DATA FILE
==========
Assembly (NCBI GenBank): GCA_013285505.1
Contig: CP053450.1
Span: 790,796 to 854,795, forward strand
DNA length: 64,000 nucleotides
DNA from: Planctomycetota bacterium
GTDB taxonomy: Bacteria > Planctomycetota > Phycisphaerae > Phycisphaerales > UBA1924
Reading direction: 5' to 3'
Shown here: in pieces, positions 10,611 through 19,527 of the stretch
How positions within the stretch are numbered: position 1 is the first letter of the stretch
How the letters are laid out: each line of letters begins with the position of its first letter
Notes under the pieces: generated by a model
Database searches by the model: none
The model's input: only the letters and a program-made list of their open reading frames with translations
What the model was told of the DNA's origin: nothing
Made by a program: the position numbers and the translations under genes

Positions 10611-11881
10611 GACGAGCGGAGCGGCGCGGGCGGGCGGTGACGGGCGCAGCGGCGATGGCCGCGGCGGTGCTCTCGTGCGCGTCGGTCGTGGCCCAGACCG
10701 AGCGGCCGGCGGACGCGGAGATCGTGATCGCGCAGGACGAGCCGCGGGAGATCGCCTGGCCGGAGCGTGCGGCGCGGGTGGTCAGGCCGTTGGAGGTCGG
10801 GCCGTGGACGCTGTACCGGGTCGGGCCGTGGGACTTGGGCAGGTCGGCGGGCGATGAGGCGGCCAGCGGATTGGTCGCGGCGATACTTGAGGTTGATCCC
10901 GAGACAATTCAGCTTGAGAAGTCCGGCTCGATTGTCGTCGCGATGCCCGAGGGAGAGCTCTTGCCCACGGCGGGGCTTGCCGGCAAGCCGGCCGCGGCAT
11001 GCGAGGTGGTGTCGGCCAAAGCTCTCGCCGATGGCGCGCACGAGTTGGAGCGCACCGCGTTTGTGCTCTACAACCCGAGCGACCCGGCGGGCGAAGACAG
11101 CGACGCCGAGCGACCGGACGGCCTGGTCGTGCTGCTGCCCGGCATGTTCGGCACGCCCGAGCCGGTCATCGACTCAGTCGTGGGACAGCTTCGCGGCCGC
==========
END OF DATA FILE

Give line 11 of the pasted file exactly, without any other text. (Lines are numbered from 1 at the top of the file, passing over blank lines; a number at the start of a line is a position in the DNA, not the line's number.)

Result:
Notes under the pieces: generated by a model